|Figure 10. Resin transfer copings.||Figure 11. Transfer copings luted to removable partial.|
|Figure 12. Pickup impression.||Figure 13. Splinted crowns.|
The transfer copings (Figure 10) were returned from the laboratory. Their marginal fit was confirmed, and they were luted to the removable partial denture with the patient biting down in occlusion. GC Pattern Resin (GC America) was used to connect the partial and copings (Figure 11). It is critical to have the patient close in occlusion so that the final contours and occlusion will account for the functional position of the partial in the contour of the crowns. A full-arch impression was made to pick up the removable partial and luted copings so that a working model could be poured. Figure 12 shows the Flexitime (Heraeus Kulzer) pickup impression with the luted copings. Bite registration, an impression of the opposing arch, and a shade were sent to the lab for the final crowns. The final restorations (Figure 13) were splinted for the same reason the temporaries were, namely to withstand the downward force of the partial's rests in function.
|Figure 14. Crowns on model.||Figure 15. Checking contact area.|
|Figure 16. Adjusting contact area.||Figure 17. Vaseline on removable partial frame.|
|Figure 18. Cementing crowns.||Figure 19. Cleaning interproximal area.|
|Figure 20. Completed case in patient's mouth.|
The crowns and partial were returned on a full-arch model (Figure 14). When trying the crowns in without the partial, they did not seat all the way. Using floss to check the contact areas, it was clear that the distal contact area was slightly overbuilt. Bausch Extra Thin 40-µm articulating paper (Pulpdent) was used to ascertain where the binding occured (Figure 15). The contact area was adjusted using a Brasseler ET9 finishing diamond (Brasseler USA, Figure 16) and repolished with NTI polishers (Axis Dental). Prior to cementation of the crowns, the partial was heavily lubricated with Vaseline so that the cement would not stick to it (Figure 17). Fuji Plus cement (GC America) was mixed and injected into the crowns. After isolation with cotton rolls and gentle air drying, the crowns were seated, and the partial was placed in the patient's mouth (Figure 18). The patient was asked to bite down hard and stay closed. This was done to ensure that the crowns were seated all the way with the partial in function.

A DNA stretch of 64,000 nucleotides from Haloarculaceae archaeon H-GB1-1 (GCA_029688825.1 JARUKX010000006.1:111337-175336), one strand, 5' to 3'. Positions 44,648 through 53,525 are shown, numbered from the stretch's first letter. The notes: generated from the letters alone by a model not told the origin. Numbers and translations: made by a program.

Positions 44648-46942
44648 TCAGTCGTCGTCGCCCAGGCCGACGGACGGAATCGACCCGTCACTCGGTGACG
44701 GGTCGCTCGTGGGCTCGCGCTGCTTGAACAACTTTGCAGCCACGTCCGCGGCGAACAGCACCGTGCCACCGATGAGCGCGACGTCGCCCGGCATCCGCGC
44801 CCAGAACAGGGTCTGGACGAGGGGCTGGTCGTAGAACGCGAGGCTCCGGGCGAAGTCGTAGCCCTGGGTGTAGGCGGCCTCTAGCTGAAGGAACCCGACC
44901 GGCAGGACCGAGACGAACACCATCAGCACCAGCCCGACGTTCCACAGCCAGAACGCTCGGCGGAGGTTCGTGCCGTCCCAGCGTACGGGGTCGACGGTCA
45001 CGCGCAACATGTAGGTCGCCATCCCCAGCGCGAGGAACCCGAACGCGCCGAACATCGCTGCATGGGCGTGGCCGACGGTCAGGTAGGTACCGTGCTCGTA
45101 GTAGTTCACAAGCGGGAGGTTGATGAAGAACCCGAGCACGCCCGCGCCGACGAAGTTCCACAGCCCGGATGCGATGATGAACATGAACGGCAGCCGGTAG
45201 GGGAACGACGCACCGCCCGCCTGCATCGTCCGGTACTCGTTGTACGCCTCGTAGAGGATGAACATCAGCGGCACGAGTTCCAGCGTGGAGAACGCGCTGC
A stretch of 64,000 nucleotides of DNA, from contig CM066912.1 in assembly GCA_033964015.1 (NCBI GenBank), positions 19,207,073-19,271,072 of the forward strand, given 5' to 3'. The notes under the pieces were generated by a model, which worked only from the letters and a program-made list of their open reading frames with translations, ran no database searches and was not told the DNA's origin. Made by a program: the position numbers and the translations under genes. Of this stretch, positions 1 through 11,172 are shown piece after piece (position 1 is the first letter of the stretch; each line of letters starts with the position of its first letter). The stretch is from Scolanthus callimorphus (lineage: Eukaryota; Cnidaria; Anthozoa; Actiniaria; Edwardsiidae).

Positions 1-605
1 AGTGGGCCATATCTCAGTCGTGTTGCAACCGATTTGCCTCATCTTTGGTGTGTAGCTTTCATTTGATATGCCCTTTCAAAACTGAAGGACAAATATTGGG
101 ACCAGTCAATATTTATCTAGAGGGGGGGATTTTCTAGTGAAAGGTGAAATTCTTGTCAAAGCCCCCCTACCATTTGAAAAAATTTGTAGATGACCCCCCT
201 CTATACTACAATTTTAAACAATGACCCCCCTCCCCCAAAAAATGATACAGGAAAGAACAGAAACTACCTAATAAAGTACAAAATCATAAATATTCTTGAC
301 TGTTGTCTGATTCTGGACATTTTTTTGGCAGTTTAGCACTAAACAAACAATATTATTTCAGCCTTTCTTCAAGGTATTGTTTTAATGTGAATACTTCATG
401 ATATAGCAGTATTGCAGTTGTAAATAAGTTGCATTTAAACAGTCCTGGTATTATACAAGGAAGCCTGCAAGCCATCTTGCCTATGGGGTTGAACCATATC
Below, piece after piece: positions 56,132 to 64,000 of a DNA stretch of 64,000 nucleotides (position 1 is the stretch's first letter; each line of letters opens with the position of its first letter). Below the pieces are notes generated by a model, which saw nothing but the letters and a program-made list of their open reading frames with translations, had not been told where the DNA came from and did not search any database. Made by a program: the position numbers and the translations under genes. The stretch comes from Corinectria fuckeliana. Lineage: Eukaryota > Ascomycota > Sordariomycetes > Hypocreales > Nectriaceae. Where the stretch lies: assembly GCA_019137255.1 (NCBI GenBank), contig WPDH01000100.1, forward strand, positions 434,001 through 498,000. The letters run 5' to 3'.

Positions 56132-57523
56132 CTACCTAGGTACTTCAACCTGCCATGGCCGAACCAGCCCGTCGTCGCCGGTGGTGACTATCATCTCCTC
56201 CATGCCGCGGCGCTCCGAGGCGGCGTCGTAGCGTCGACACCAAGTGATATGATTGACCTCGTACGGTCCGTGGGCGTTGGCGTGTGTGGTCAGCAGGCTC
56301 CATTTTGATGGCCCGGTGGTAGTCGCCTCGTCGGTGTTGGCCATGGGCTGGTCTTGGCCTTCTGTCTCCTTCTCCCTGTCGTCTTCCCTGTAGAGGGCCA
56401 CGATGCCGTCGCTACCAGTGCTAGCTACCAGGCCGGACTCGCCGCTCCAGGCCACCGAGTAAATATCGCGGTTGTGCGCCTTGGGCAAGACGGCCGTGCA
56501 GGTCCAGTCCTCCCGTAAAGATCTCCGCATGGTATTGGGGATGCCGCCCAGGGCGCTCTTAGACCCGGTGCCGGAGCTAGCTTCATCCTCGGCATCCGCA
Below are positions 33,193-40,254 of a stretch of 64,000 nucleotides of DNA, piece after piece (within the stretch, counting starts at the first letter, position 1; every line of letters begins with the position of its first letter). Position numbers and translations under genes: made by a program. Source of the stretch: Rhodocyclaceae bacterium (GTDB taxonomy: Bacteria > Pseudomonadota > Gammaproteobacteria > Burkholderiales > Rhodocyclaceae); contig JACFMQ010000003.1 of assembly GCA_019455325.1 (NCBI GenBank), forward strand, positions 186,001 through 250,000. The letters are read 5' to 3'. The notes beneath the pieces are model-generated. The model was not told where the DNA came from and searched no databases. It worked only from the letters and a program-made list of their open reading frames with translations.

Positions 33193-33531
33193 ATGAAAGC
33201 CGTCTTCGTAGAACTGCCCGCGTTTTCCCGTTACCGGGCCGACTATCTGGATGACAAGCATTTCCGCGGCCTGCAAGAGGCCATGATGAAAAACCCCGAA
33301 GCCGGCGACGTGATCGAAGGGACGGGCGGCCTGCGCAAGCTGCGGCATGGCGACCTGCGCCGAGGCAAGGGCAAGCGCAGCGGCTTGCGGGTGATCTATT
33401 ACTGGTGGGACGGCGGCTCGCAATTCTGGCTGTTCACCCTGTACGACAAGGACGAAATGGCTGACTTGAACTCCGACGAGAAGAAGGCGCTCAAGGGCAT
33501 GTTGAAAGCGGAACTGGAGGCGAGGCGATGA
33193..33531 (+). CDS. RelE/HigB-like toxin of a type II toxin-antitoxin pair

To minimize the cleanup phase, the excess cement was removed in the gel stage, prior to complete setting. Using GUM Eez-Thru Floss Threaders (Sunstar J. Butler), the interproximal area between teeth Nos. 29 and 30 was cleaned of all excess cement (Figure 19). The nearby contact areas were flossed as well. Figure 20 shows an occlusal view of the crowns and partial in place.
A rationale and technique have been offered for one of the most difficult tasks we have to perform in clinical practice. It is my hope that the information and technique in this article answer this challenge in a way that minimizes adjustments and leads to consistent and predictable success.
1. Killebrew RH. Crown construction for broken down partial denture abutments. J Prosthet Dent. 1961;11:93-94.
2. Ewing JE. Direct metal pattern technique for full-crown restorations. J Am Dent Assoc. 1963;67:822-826.
3. Barrett DA, Pilling LO. The restoration of carious clasp-bearing teeth. J Prosthet Dent. 1965;15:309-311.
4. McArthur DR. Fabrication of full coverage restorations for existing removable partial dentures. J Prosthet Dent. 1984;51:574-576.
5. Goldberg AT, Jones RD. Constructing cast crowns to fit existing removable partial denture clasps. J Prosthet Dent. 1976;36:382-386.
6. Hill GM. Construction of a crown to fit a removable partial denture clasp. J Prosthet Dent. 1977;38:226-228.
7. Raskin ER. An indirect technique for fabricating a crown under an existing clasp. J Prosthet Dent. 1983;50:580-581.
8. Thurgood BW, Thayer KE, Lee RE. Complete crowns constructed for an existing partial denture. J Prosthet Dent. 1973;29:507-512.
9. Welsh SL. Complete crown construction for a clasp-bearing abutment. J Prosthet Dent. 1975;34:320-323.
10. Gavelis JR. Fabricating crowns to fit clasp-bearing abutment teeth. J Prosthet Dent. 1981;46:673-675.
11. Sigaroudi K. Restoring abutment teeth with cast restorations to fit existing removable partial dentures. J Prosthet Dent. 1985;53:628-631.
12. Lubovich RP, Peterson T. The fabrication of a ceramic-metal crown to fit an existing removable partial denture clasp. J Prosthet Dent. 1977;37:610-614.
13. Loft GH, Reynolds JM, Lundquist DO. An indirect-direct method of crown fabrication for existing removable partial denture clasps. J Prosthet Dent. 1977;38:589-591.
14. Jordan RD, Turner KA, Taylor TD. Multiple crowns fabricated for an existing removable partial denture. J Prosthet Dent. 1982;48:102-105.
Thanks to Robert Renza, MDT, in New City, NY, for his assistance with this case. Images in this article were photographed with the Kodak Easy Share 6490 Dental Camera.
Disclosure: From time to time, the author receives material and lecture support from many of the companies mentioned in this article.